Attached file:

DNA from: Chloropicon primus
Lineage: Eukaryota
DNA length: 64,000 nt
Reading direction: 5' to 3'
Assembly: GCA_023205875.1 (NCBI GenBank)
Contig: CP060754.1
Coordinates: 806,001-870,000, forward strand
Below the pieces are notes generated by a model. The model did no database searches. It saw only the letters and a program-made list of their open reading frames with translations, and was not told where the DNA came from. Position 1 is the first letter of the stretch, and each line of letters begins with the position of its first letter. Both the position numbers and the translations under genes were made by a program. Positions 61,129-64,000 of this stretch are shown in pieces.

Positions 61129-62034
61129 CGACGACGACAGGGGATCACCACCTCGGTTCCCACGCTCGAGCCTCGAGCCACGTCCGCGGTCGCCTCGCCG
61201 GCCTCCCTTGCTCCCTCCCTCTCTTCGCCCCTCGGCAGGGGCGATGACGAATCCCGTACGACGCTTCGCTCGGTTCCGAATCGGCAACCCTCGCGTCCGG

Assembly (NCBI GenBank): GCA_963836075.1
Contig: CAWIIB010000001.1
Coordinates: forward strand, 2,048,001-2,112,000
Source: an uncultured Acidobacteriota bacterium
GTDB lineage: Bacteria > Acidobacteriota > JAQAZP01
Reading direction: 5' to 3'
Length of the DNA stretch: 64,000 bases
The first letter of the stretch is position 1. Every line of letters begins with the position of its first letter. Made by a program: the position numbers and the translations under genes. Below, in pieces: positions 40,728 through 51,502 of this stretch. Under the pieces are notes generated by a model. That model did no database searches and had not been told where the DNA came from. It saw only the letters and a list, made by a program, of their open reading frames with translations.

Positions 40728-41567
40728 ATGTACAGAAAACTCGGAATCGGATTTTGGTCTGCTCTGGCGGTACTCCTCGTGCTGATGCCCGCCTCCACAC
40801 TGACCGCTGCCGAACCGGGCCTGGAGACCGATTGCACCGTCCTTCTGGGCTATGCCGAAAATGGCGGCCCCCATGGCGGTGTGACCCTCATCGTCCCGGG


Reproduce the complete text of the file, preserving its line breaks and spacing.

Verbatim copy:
DNA from: Chloropicon primus
Lineage: Eukaryota
DNA length: 64,000 nt
Reading direction: 5' to 3'
Assembly: GCA_023205875.1 (NCBI GenBank)
Contig: CP060754.1
Coordinates: 806,001-870,000, forward strand
Below the pieces are notes generated by a model. The model did no database searches. It saw only the letters and a program-made list of their open reading frames with translations, and was not told where the DNA came from. Position 1 is the first letter of the stretch, and each line of letters begins with the position of its first letter. Both the position numbers and the translations under genes were made by a program. Positions 61,129-64,000 of this stretch are shown in pieces.

Positions 61129-62034
61129 CGACGACGACAGGGGATCACCACCTCGGTTCCCACGCTCGAGCCTCGAGCCACGTCCGCGGTCGCCTCGCCG
61201 GCCTCCCTTGCTCCCTCCCTCTCTTCGCCCCTCGGCAGGGGCGATGACGAATCCCGTACGACGCTTCGCTCGGTTCCGAATCGGCAACCCTCGCGTCCGG

Assembly (NCBI GenBank): GCA_963836075.1
Contig: CAWIIB010000001.1
Coordinates: forward strand, 2,048,001-2,112,000
Source: an uncultured Acidobacteriota bacterium
GTDB lineage: Bacteria > Acidobacteriota > JAQAZP01
Reading direction: 5' to 3'
Length of the DNA stretch: 64,000 bases
The first letter of the stretch is position 1. Every line of letters begins with the position of its first letter. Made by a program: the position numbers and the translations under genes. Below, in pieces: positions 40,728 through 51,502 of this stretch. Under the pieces are notes generated by a model. That model did no database searches and had not been told where the DNA came from. It saw only the letters and a list, made by a program, of their open reading frames with translations.

Positions 40728-41567
40728 ATGTACAGAAAACTCGGAATCGGATTTTGGTCTGCTCTGGCGGTACTCCTCGTGCTGATGCCCGCCTCCACAC
40801 TGACCGCTGCCGAACCGGGCCTGGAGACCGATTGCACCGTCCTTCTGGGCTATGCCGAAAATGGCGGCCCCCATGGCGGTGTGACCCTCATCGTCCCGGG